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Old 09-21-2009, 07:15 AM   #11
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After all of that a S&W J or k frame is the wheel gun you should look at. Get it in 357 mag and shoot 38spl rounds until you get use to the pistol. I would buy used as it will help with price. Best to find a range that rents and shoot as many as you can. By what you expressed this would he a home defense and range pistol. Look at a S&W 586, it's a six round 357 mag that will shoot 38 spl and serve you well. There are some Ruger models that are as good and expect some members will be along to tell you about them.

Good luck with your purchase, let us know what you decide to buy.

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Old 09-21-2009, 07:48 AM   #12
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Originally Posted by gadrooning
well by no means am I an expert, but I can answer some things for you here. A revolver is a good first gun. It is far more reliable than a semi-automatic and much easier to maintain. Don't get me wrong I have both and love them equally. It is not FAR more reliable than a semi automatic (unless its a cheap semi automatic) and is not easier to maintain. It is slightly more reliable and that is only because of the fact that semi autos can jam and can have miss feeds yet again this isn't likely if you dont get a cheap semi auto.

Jams can happen on any semi auto, a revolver will NEVER jam

Well the first thing I can advise you with is selecting a caliber 357 or 45. I think anyone can agree both are good man stopping calibers. I have both. Each to his own. However I will have to say that the 357 will be more accurate if you are looking to do some target shooting as well. It shoots flatter and faster. Also you have more choice of ammo and you can shoot the less expensive .38 caliber. The 45 is slower much bigger bullet, but just as effective for self defense.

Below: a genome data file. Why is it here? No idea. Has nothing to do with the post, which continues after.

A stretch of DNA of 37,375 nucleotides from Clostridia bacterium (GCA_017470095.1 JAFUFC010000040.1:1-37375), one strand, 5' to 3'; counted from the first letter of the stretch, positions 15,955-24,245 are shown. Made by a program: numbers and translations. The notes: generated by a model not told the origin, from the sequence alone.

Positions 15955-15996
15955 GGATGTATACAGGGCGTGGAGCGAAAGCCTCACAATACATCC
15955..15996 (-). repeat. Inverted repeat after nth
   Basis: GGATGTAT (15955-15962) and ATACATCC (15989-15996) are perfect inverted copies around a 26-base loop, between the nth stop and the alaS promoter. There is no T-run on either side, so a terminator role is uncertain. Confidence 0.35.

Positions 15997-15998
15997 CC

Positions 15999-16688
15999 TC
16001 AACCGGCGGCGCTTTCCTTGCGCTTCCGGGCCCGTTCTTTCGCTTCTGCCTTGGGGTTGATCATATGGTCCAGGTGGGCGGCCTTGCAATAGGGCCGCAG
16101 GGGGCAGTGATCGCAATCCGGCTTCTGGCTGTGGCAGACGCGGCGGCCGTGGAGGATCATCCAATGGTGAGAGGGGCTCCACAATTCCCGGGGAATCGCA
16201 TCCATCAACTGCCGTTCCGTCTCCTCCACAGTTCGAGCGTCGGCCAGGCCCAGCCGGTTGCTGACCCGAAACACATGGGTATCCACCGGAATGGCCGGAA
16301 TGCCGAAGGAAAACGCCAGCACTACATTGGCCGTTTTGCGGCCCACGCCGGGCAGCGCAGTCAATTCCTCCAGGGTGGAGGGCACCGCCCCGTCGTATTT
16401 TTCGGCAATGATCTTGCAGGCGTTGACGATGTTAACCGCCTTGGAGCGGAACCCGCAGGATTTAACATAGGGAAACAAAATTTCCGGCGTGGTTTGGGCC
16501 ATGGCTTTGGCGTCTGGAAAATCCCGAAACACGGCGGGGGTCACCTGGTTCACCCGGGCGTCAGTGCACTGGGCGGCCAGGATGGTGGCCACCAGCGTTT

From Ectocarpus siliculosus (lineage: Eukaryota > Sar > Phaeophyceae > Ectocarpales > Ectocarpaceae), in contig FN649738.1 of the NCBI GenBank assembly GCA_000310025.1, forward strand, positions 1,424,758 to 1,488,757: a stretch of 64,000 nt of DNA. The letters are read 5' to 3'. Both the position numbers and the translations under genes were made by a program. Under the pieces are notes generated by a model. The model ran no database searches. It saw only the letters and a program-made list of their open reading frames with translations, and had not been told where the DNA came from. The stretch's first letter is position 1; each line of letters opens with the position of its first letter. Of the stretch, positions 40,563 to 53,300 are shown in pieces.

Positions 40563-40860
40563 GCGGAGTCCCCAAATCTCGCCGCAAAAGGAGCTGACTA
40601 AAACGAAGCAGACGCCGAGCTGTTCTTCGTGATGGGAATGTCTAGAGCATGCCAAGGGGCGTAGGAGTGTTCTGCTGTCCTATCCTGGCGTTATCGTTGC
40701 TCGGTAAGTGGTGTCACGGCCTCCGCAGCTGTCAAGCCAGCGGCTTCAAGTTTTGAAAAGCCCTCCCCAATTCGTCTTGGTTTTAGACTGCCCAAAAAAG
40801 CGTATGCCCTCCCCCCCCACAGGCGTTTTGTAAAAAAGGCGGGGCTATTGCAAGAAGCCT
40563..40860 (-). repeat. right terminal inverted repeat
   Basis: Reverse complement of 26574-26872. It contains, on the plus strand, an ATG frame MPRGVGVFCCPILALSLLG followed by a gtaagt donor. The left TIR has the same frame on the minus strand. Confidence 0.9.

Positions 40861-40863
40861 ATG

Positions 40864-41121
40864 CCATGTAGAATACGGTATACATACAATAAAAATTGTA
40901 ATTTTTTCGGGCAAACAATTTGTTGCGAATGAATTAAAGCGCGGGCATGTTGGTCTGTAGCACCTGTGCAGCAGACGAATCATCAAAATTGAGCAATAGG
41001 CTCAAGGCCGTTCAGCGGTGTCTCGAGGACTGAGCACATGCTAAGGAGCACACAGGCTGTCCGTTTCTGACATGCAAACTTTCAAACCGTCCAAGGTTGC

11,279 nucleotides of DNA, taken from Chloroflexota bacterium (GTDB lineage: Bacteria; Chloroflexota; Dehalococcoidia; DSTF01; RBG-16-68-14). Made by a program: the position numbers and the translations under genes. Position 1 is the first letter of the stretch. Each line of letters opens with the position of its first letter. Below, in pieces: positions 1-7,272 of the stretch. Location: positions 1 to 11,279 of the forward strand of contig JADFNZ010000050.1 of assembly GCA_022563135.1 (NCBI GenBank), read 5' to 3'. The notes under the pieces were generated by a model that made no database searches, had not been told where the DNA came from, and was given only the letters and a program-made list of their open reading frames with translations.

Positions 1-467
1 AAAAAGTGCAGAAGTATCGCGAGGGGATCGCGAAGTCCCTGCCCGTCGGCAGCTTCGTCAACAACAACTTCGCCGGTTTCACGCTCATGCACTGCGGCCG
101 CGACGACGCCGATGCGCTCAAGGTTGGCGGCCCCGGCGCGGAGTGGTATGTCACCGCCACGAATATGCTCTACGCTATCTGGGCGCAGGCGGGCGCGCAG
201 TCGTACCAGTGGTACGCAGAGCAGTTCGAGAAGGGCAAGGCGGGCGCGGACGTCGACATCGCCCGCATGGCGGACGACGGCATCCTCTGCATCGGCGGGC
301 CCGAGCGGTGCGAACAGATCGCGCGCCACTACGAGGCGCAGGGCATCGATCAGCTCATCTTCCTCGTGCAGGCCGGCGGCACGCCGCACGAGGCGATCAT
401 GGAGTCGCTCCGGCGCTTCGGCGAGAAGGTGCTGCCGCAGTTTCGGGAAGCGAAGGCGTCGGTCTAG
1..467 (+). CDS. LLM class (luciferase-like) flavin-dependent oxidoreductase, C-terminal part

I assume you know there is a 45acp bullet and a 45 colt bullet. These are two different rounds and they are both available now for revolvers. You will have to decide if you are going with the 45 acp bullet or the 45 colt. Most revolvers take the 45 colt, but there are a few manufacturers that make a revolver like Smith and Wesson that shoots a 45 acp out of a revolver, but you must have moon clips to shoot them. Moon clips prevent the 45 acp bullet from passing through the chamber since there isn't a lip on the end of the bullet like most revolver rounds. Otherwise the 45 acp bullet will slide through the cylinder and fall on the ground. Just so you know the cost of 45 acp bullets are not too far off from the 38. The 45 colts are much more expensive. Might want to take a note of this if you plan on shooting a lot.

A single action refers to a gun that can only be fired by pulling the hammer of the gun prior to pressing the trigger. If the hammer is down, you squeeze the trigger nothing happens.

A double action refers to a gun that can be fired only by squeezing the trigger. You cannot manually pull back the hammer of gun prior to shooting. Typically if a gun is just double action there will be no visible / external hammer.

A single and double action can be fired by either cocking the hammer and pulling the trigger or just pulling the trigger.

I would assume you would probably like the single and double combo. Especially if you plan on using the gun for self defense and target shooting as well.

It is totally your choice of manufacturers and brands. I personally like the smith and wessons. It will be a bit more pricey than other. Some like Tauras and so on. Just tailor it to your price point and what you can afford. Do not tailor it to the price you do not want a cheaply made handgun if you have to save up for it then so be it.

Word of advise, hold as many revolvers as you can. It is important that it feels good in your hands. It should feel like an extension of your arm, not a hunk of metal you are trying to hold straight.